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  # 1691770 18-Dec-2016 15:28
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MikeB4: One thing I should say. I am not against medicinal cannabis if it is tested and treated and controlled the same way as any other medication.

 

I kind of agree, but think medicinal cannabis should not only be available via a GP's prescription, but that GP's can also allow terminally ill to be immune from prosecution for growing it or consuming it for their own purposes.

 

In the current environment, where the Minister allows a cannabis prescription to proceed the only product available is very expensive and not subsidised by Pharmac thus making it too expensive for some terminal patients.


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  # 1691771 18-Dec-2016 15:32
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blakamin:

 

Geektastic:

 

 

 

You might have been 21 just last weekend...! wink

 

 

 

 

I wish!!! That was over half a lifetime away!

 

 

 

 

I know the feeling!! cry






 
 
 
 


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  # 1692148 19-Dec-2016 12:25
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networkn:

 

God, another thread about legalising drugs, because well, you know, the others were so constructive and everyone showed such respect for each other.

 

 

networkn:

 

LOL, really? Because WEED is the single most important issue facing NZ right now? 

 

Give me strength!

 

 

networkn:

 

Oh, I'm sorry, I didn't realize that every comment made in a thread, had to be made in support of the OP's position? 

 

To address your question, obviously, it must be the most important issue she believes needs solving despite the crazy small numbers of affected people compared to superannuation or raising the retirement age which would affect everyone, otherwise, she would wouldn't vote for a party soley because they support it. Surely I am entitled to question her opinions if I find them incredible?

 

Anyways, it's clear that anyone espousing a different opinion to yours isn't welcome here, so on that note, have fun, I'm out!

 

 

And you wonder why threads like this go sour........


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  # 1692150 19-Dec-2016 12:30
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Satch:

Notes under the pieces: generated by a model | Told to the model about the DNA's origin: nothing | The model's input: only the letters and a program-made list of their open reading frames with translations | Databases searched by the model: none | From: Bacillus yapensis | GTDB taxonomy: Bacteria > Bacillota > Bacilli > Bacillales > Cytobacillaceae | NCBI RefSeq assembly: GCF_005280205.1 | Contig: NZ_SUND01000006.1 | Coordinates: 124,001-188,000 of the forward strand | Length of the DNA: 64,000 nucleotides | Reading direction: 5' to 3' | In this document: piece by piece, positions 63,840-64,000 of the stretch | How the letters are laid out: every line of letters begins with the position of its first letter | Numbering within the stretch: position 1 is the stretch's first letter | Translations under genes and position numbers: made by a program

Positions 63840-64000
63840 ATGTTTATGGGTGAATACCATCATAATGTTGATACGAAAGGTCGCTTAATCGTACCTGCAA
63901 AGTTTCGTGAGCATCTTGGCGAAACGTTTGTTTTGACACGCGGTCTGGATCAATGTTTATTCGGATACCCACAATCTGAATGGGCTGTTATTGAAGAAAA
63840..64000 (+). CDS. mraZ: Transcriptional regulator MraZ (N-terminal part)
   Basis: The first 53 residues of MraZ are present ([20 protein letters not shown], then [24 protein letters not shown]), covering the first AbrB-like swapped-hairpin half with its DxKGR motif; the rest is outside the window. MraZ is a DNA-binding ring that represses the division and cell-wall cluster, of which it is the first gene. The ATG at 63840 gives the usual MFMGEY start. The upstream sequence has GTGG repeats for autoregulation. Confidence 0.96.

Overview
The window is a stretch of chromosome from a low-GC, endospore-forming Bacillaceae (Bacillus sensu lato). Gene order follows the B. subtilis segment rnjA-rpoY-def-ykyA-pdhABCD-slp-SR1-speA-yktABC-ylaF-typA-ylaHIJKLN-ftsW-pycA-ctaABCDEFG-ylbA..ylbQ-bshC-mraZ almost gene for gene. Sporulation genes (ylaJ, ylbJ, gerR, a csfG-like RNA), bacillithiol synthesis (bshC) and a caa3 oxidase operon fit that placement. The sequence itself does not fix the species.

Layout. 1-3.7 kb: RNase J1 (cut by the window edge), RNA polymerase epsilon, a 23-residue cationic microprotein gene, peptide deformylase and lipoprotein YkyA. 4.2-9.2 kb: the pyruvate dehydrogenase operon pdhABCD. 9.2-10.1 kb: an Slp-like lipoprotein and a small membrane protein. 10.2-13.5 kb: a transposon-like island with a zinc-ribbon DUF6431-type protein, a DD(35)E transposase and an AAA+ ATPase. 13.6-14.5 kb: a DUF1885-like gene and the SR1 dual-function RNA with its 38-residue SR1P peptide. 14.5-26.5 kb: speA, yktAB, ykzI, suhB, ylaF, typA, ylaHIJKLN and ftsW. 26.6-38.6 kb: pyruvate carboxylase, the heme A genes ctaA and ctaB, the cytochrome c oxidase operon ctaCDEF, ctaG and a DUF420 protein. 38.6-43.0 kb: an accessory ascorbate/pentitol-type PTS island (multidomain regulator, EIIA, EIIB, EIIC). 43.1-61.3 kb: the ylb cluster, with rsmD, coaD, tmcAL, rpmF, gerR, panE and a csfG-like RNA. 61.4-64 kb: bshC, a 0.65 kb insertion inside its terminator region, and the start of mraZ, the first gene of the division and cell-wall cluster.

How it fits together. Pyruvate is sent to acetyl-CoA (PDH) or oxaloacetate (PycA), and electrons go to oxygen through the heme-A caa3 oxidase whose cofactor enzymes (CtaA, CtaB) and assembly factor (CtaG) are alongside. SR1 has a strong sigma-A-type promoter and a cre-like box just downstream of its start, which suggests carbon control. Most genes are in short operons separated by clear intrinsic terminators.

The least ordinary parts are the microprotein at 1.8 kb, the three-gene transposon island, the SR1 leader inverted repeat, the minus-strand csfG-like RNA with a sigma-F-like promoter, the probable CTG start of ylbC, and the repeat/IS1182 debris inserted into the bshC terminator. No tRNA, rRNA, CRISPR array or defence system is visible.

And you wonder why threads like this go sour........

 

 

Heh, well that was very selective. 


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  # 1692156 19-Dec-2016 12:44
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networkn:

 

Satch:

 

 

 

And you wonder why threads like this go sour........

 

 

Heh, well that was very selective. 

 

 

They were your first three posts.  And very aggressive posts which tend to derail threads like this.  Just making you aware.

 

I also thought you had opted out of this discussion as per your third post?


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  # 1692167 19-Dec-2016 12:57
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networkn:

 

Anyways, it's clear that anyone espousing a different opinion to yours isn't welcome here, so on that note, have fun, I'm out!

 

 

Out!

 

But, wait ... let's fast forward ...

 

networkn:

 

 And you wonder why threads like this go sour........

 

 

After an appeal to the third umpire ...

 

Not out!


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  # 1692293 19-Dec-2016 16:54
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This will be interesting:

 

http://www.nzherald.co.nz/nz/news/article.cfm?c_id=1&objectid=11769688

 

 

 

From that, they should be able to extrapolate a better figure on % seizure of drugs like methamphetamine on the "war on drugs".  IIRC they "think" they probably seize about 20%.

 

I wondered why they test for creatinine, I guess it's to give a baseline approx % urine in the sewage streams, but even that seems odd if they're trying to assess total volume.

 

I hope they publish the results.


 
 
 
 


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  # 1692309 19-Dec-2016 17:12
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"Police say the results, which can't be traced to individuals, will improve their understating of drug use in the population."